Mobile Robots Navigation, Mapping, and Localization Part II

Mobile Robots Navigation, Mapping, and Localization Part II

Lee Gim Hee (DSO National Laboratories, Singapore) and Marcelo H. Ang Jr. (National University of Singapore, Singapore)
Copyright: © 2009 |Pages: 9
DOI: 10.4018/978-1-59904-849-9.ch159
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Abstract

In addition to the capability to navigate from a point of origin to a given goal and avoiding all static and dynamic obstacles, a mobile robot must posses another two competencies: map building and localization in order to be useful. A mobile robot acquires information of its environment via the process of map building. Map building for mobile robots are commonly divided into occupancy grid and topological maps. Occupancy-grid maps seek to represent the geometric properties of the environment. Occupancy-grid mapping was first suggested by Elfes in 1987 and the idea was published in his Ph.D. thesis (A. Elfes, 1989) in 1989. Topological mapping was first introduced in 1985 as an alternative to the occupancy- grid mapping by R. Chatila and J.-P. Laumond (R. Chatila, & J.-P. Laumond, 1985). Topological maps describe the connectivity of different locations in the environment. The pose of a mobile robot must be known at all times for it to navigation and build a map accurately. This is the problem of localization and it was first described in the late 1980’s by R. Smith et al (R. Smith et al, 1980). Some key algorithms for map building and localization will be discussed in this article.
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Map Building

As seen from the integrated algorithm from part I of the article, a mobile robot must be able to acquire maps of an unknown environment to achieve higher level of autonomy. Map building is the process where sensory information of the surrounding is made comprehensive to a mobile robot. In this section, two key approaches for map building: occupancy-grid and topological mapping are discussed.

Key Terms in this Chapter

Odometry: A method to do position estimation for a wheeled vehicle during navigation by counting the number of revolutions taken by the wheels that are in contact with the ground.

Recursive Algorithm: It refers to a type of computer function that is applied within its own definition. The extended Kalman filter and particle filter are recursive algorithms because the outputs from the filters at the current time step are used as inputs in the next time step.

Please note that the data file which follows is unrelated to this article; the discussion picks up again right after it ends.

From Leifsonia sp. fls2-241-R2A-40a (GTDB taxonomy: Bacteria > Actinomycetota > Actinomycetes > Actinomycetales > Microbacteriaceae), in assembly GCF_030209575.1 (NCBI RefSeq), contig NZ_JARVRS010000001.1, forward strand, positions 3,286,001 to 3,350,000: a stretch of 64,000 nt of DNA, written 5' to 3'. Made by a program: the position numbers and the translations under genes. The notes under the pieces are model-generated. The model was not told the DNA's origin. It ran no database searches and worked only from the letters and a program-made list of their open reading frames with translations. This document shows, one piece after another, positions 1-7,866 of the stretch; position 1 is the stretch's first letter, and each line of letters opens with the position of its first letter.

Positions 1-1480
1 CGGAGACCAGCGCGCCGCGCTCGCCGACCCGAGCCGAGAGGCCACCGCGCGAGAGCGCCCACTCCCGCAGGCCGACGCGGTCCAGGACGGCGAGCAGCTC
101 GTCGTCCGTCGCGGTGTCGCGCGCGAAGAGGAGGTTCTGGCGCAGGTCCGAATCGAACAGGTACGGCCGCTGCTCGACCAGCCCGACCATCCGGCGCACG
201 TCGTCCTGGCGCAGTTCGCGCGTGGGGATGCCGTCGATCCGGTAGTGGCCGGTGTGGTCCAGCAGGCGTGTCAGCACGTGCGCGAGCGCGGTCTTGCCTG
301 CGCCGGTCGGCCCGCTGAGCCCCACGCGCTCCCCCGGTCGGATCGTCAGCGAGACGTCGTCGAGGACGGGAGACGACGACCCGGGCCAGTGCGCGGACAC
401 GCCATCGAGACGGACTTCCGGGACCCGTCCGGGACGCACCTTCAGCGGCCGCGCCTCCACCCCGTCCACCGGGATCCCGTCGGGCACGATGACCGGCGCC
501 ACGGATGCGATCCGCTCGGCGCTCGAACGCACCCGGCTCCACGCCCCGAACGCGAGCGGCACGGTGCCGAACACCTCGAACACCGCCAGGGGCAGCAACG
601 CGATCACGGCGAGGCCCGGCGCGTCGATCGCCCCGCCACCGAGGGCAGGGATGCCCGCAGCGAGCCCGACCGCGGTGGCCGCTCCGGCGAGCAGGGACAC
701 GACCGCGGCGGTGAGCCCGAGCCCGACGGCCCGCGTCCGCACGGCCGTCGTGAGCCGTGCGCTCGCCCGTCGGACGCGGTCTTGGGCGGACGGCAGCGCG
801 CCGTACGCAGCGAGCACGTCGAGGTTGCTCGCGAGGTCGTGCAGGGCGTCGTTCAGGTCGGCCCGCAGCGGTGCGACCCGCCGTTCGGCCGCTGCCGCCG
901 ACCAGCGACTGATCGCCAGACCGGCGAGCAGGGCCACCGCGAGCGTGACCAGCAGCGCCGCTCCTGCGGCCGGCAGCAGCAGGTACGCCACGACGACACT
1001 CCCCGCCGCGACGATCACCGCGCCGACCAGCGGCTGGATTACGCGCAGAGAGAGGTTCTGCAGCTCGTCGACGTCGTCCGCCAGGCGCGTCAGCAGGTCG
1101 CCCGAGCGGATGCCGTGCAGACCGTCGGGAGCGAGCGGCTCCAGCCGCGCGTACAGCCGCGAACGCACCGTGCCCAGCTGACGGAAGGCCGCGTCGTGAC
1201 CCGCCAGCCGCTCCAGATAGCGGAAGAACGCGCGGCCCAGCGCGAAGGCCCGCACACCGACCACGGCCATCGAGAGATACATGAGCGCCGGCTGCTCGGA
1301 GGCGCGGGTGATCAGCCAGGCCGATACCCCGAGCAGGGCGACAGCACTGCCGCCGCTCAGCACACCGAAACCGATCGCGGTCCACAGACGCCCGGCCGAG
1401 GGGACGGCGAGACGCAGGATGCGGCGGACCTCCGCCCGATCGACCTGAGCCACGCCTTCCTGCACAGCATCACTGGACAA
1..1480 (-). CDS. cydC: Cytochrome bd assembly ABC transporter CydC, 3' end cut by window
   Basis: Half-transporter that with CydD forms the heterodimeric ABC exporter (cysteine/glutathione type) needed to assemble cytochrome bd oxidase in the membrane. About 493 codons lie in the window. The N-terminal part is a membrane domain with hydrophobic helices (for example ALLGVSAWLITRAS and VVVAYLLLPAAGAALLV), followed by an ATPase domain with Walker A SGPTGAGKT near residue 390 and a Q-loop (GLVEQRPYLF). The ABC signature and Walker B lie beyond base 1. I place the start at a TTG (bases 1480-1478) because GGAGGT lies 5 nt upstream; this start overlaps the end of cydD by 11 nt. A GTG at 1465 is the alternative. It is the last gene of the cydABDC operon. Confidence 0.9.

Curse of Dimensionality: This term was first used by Richard Bellman. It refers to the problem of exponential increase in volume associated with adding extra dimensions to a mathematical space.

Jacobians: The Jacobian is a first-order partial derivatives of a function. Its importance lies in the fact that it represents the best linear approximation to a differentiable function near a given point.

Gaussian Distribution: It is also known as normal distribution. It is a family of continuous probability distributions where each member of the family is described by two parameters: mean and variance. This form of distribution is used by the localization with extended Kalman filter algorithm to describe the posterior belief distribution of the robot pose.

Predicted Belief: It is also known as the prior belief. It refers to the probability distribution of the robot pose estimate interpreted from the known control data and in the absence of the sensor measurement data.

Posterior Belief: It refers to the probability distribution of the robot pose estimate conditioned upon information such as control and sensor measurement data. The extended Kalman filter and particle filter are two different methods for computing the posterior belief.

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